by Tony Badran
Last month, Russia deployed fighter jets and long-range bombers at the Hamedan airbase in Iran. The Russians used the airbase to fly bombing sorties against targets in Syria. While the deployment in Iran carries certain operational advantages for Russia, its significance lies in what it says about the Russian-Iranian partnership more broadly. The move should also now clarify our thinking, and put to rest some misleading arguments that have gained currency over the past year.
Since Russia’s direct intervention in Syria last September, there have been certain claims, advanced by the Obama administration and its surrogates, about the repercussions of Moscow’s decision, as well as about the relationship between Russia and Iran in Syria.
When Russia first announced its entry into Syria, the White House put forward the line that this was a foolish move on the part of the Russians, one which will result in them sinking in a quagmire, all while achieving nothing. President Obama himself led the way, asserting that the “attempt by Russia and Iran to prop up Assad… is just going to get them stuck in a quagmire and it won’t work.” This, the president also said, was “not an indication of strength,” and, he asserted, it was “not a smart, strategic move on Russia’s part.”
Senior administration officials quickly parroted the president’s line. Immediately, White House surrogates in the media picked up the talking point and regurgitated it as analysis, sometimes citing former Obama administration officials, now back as experts in the think tank world, validating the White House’s position.
One such case bears mentioning, because it reflects the fundamental dishonesty of this White House line. In an October 2015 interview, one White House surrogate, who previously had worked for the administration, called the Russian intervention “stupid,” and “self-destructive.” Mimicking Obama, he asserted that this type of “machismo” — as he described the Russian move — did not have “any meaning in international relations,” and “rarely has benefits.”
Of course, the Russian intervention had very tangible benefits, which were rather evident both in the Syrian theatre and beyond. In fact, barely three months later, the same author would change his tune and articulate the advantages the intervention gave Moscow in Syria. “We must now recognize that Russia holds the cards,” the former administration official was now saying. As a result, he proposed setting aside “the meaningless question of Bashar Assad’s future,” even if that means “succumbing to the strategy of Assad and the Russians.” Much of this “analysis,” in fact, merely stated White House preferences.
In a matter of a few months, then, the talking points of the White House surrogates on the Russian intervention went from it being a stupid quagmire to Moscow holding all the cards and dictating the terms of the endgame in Syria. This was not serious analysis. It was a White House-led strategic communications campaign.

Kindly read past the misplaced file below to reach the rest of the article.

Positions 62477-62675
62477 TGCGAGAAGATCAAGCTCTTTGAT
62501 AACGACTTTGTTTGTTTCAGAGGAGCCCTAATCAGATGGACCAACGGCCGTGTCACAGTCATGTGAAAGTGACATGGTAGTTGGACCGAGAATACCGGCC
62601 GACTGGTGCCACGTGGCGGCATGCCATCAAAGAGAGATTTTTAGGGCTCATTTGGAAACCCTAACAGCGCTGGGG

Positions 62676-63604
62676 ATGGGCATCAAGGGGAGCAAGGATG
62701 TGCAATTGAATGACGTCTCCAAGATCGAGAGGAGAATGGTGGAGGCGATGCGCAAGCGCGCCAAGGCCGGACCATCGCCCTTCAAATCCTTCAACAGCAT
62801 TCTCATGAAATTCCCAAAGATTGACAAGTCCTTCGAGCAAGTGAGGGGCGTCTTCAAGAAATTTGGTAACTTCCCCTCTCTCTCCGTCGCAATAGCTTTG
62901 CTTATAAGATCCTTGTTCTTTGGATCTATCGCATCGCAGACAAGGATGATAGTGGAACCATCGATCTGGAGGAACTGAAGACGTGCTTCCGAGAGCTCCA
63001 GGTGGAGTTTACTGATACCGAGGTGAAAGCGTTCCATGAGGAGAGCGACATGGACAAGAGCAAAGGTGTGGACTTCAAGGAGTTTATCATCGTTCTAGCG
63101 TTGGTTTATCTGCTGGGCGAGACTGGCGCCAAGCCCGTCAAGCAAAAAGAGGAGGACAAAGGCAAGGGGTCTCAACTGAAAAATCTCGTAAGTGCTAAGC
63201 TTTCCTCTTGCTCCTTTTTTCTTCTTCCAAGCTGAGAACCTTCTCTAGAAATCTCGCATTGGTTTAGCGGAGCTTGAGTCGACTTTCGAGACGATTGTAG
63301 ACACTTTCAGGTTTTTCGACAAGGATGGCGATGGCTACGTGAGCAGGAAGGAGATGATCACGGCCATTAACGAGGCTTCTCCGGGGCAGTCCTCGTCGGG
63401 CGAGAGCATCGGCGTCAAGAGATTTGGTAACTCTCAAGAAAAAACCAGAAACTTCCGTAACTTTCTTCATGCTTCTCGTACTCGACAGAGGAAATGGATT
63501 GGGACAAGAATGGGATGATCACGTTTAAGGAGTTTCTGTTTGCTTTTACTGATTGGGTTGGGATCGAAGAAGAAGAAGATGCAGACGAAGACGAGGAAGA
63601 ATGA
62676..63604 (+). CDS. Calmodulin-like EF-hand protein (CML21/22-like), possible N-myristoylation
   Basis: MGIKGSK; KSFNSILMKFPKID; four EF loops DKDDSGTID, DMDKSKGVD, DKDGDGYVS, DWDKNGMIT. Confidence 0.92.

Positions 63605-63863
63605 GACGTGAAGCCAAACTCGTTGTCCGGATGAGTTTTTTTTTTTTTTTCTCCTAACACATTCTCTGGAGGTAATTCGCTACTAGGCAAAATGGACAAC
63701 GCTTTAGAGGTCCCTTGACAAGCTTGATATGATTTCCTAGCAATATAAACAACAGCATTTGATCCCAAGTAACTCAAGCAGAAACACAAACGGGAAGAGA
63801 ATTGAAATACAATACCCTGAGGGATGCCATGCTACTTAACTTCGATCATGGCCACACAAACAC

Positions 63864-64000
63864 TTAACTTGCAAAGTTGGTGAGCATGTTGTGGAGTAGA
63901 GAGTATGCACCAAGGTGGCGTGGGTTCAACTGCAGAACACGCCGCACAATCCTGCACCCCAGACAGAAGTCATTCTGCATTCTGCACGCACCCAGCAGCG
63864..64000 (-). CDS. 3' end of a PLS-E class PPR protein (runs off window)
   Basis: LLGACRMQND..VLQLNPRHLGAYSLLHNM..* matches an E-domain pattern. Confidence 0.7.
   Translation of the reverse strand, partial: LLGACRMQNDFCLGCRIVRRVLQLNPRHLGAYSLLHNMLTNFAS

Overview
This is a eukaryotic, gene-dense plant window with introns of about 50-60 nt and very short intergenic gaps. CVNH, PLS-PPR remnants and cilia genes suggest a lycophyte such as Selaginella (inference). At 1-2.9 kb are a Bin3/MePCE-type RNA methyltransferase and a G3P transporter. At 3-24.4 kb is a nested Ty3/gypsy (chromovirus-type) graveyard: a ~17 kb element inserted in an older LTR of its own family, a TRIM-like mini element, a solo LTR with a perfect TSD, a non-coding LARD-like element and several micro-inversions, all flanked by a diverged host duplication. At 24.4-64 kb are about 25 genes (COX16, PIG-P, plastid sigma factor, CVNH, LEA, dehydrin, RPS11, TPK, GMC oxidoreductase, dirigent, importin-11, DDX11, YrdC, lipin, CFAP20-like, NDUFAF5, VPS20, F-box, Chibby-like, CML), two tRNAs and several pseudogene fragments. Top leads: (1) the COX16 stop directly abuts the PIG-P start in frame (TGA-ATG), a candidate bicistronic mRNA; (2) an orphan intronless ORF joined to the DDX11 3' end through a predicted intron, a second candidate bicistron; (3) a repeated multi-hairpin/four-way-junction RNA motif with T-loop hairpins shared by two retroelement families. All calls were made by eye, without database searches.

This campaign peddled another misleading line. The administration and its allies contended that, as the Russians supposedly sank in the Syrian quagmire, they were also at odds with the Iranians. Unnamed senior US officials spoke of “increased tensions between Russia and Iran over the question of the future of Syria.” Regrettably, this line became fashionable among Arab commentators as well.
The administration has used this line to sell its Syria policy. Russia and Iran didn’t agree about Assad’s fate, the argument went. Therefore, the White House peddled to the media that its policy was seeking to exploit this difference in order to convince the Russians to work toward a political settlement that would preserve the so-called Syrian “state.” The Russians, it was contended, were not wedded to Assad. It was important then for allies to go and talk to the Russians too.
The fact is, however, that the Russians and Iranians are on the same page in Syria, where they are mutually dependent. Moreover, fully backing Assad is the lynchpin of their policy. The opening of the Hamedan airbase served to cement this alliance. And it was but the latest manifestation of a growing military cooperation between Moscow and Tehran. It also bears recalling that Russia intervened at the nuclear negotiations in Vienna last year to back Iran’s position on lifting the ban on missile development and the arms embargo.
Iran, with its satellites in Iraq and Syria, is a critical pillar for Russia’s resurgence in the region, filling the vacuum left by the US. Syria is the gateway. And the success of Russia’s enterprise in Syria is also Iran’s success.
When Obama was asked last year about the Russian intervention, he derisively dismissed it: “This is not some superpower chessboard contest,” he scoffed. “And anybody who frames it in that way isn’t paying very close attention to what’s been happening on the chessboard.” A year later, it’s clear that Obama was comfortable handing over the entire Syrian chessboard to Russia and Iran.